Anna Sheffield is jeweler to Brooklyn brides-to-be, bohemian babes, and fun-hearted jewelry lovers. While she runs a namesake jewelry label, she’s best known for Bing Bang Jewelry, the company she started in 2002. A sculpture student when she was younger, Sheffield distinguishes the two lines by putting a premium on irreverence and playfulness in her first label and timelessness and classic design in her fine jewelry business. Her background growing up in a Navajo Indian Reservation also means she is a believer in spirituality and an advocate for artisanal culture. To that end, she named her most recent collection Celestine because it was inspired by the stars and celestial bodies. Good thing then that it launched in October just before the Super Moon.
What were the first pieces you created? My pieces were kind of wrought and fabricated in the beginning; they are pieces that I still have and wear and are still in the collection. And it’s interesting because that DNA is still so much a part of who I am and how my creative process evolved. I started making these egg-shaped pieces that rest on your hand and a bar ring that goes over two fingers and, later, I did them with gemstones and diamonds and they are now in the fine jewelry collection.
How do you manage the identity behind your two brands? Bing Bang is a fun, young brand with these tones of irreverence and this sweet and sassy, lovely, punk and adorable storyline no matter where we have sold it or where it has been or in which materials we manufactured it in, whether brass or crystal. We have a beautiful and authentic customer who knows what she wants to wear. When I developed the fine jewelry line, it was in my heart and soul that I wanted to produce something that was more creative, I wanted to work with more enduring materials and I wanted to work in a ‘designer’ way and sit down and render something. I knew what I wanted to do with the brand even before I opened the store. The aesthetic of this fine line is something that I hold dear, not like fashion where they might just come and go.
When did you feel the brand was on track? When I started the ceremonial collection and then saw how many people were in line and waiting for it. In this collection I am able to work with such incredible stones.
What’s the story behind your Future Heritage collection? I grew up in New Mexico. The first placed I ever lived was a Navajo Indian Reservation with my family. That environment and being so witness to the general happenings in the Southwest and indigenous people in this country has always been something I wanted to contribute to. It has taken me a long time and I landed on the New Mexico Community Foundation and with them I started a fund. I wanted to help promote the skill and beauty in the jewelry that is made by native artisans and have started by taking pieces that might be outdated, like clip-on earrings or missing pieces of turquoise and then I add diamonds to them, or make them more modern. The funds from these sales I give back to the foundation to support cultural and habitat preservation.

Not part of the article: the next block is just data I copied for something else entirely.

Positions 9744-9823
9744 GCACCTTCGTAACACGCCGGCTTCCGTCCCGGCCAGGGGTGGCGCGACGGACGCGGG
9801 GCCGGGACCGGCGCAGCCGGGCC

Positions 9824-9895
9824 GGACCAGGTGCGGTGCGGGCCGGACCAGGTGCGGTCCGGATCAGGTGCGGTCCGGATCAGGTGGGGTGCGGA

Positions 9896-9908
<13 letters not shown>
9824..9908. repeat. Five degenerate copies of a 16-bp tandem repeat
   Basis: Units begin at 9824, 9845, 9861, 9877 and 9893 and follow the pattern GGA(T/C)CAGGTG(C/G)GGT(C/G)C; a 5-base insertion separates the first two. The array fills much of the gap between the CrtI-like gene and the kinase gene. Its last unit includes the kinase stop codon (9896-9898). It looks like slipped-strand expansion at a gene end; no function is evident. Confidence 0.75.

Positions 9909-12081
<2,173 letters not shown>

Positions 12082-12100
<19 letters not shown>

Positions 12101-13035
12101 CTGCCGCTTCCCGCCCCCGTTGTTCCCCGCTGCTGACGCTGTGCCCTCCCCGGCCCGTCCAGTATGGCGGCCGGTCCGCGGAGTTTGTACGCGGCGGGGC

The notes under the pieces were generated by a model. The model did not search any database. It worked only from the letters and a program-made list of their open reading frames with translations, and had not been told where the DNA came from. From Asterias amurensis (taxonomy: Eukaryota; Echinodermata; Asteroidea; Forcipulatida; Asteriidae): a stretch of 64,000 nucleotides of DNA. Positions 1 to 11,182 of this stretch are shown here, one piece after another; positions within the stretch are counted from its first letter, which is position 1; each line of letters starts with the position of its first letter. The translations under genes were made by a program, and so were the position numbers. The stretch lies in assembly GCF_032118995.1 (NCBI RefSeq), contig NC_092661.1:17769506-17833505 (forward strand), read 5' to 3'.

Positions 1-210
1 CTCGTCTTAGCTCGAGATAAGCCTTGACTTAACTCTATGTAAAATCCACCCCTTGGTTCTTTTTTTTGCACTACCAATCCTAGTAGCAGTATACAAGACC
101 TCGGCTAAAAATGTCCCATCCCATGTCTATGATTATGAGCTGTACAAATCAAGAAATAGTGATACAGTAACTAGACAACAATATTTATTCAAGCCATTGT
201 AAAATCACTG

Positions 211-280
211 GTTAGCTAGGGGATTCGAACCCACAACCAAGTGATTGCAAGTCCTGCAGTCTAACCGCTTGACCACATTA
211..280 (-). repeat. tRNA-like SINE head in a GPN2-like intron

You most recently launched the Celestine Collection this October. What does it mean to you? I wanted to design more jewelry that took what we did with the rings and expand it into other categories – earrings, ear jackets, and different types of stacking rings that are bridal and non-bridal. The fact that I was calling it Celestine from the beginning is because I was inspired by stardust. The pieces themselves mimic stars; some of the rings have big halos, and I used a lot of pear stones in the collection which remind me of orbits and to and fro ellipses.
Because jewelry is different than fashion and works on a different calendar, how many times a year do you put out pieces? All the time. I haven’t had the luxury to put out a collection all at once. I do make new pieces all the time, I add new colored stones, and sizes, and I am always releasing new renditions. I am now putting the one-of-a-kind pieces in a grouping called the Atelier Series.
Do you have any sustainable aspects about your brand? Recycled gold. It is such an easy commitment to make. I think it should be fundamentally used across the industry because it is so much easier to reuse than it is to get new gold out of the earth. I think it is the same with diamonds so now I am trying to do the same with reclaimed diamonds.
What is your favorite era of jewelry? Stylistically, I look most to the Victorian, Edwardian and Etruscan eras. I love that they are very decorative while still very restrained in terms of the design sensibility. I also love the Wiener Werkstätte era, which was a lot about art forms and nature and yet it was distilled in a where you take all of the fluff out and you see the bones in it.
Unfussy Silver Jewelry Has Never Looked Cooler
The inspiration: Langley Fox.
John Hardy Dot Choker Necklace with Black Onyx, $1,850, johnhardy.com
Spinelli Kilcollin Libra Rosedj, $4,800, spinellikilcollin.com
Repose, Berbere 4-Row Ear Cuff in Black Gold with Diamonds, $12,100, barneys.com
David Yurman Pure Form Stack Rings, $500, davidyurman.com
Annie Costello Silver plate ring, $182, anniecostellobrown.com
Djula Nail Gold and Diamond Chain Ear Cuff, $1,140, djula.com
Charlotte Chesnais Helix Ear Clips, $420, charlottechesnais.com
Ambush Skull Pin Pierce, $160, lyst.com
Uncommon Matters Women’s Half Mirror Bracelet, $500, uncommonmatters.com
John Hardy Bamboo Drop Earring in Sterling Silver, $295, JohnHardy.com
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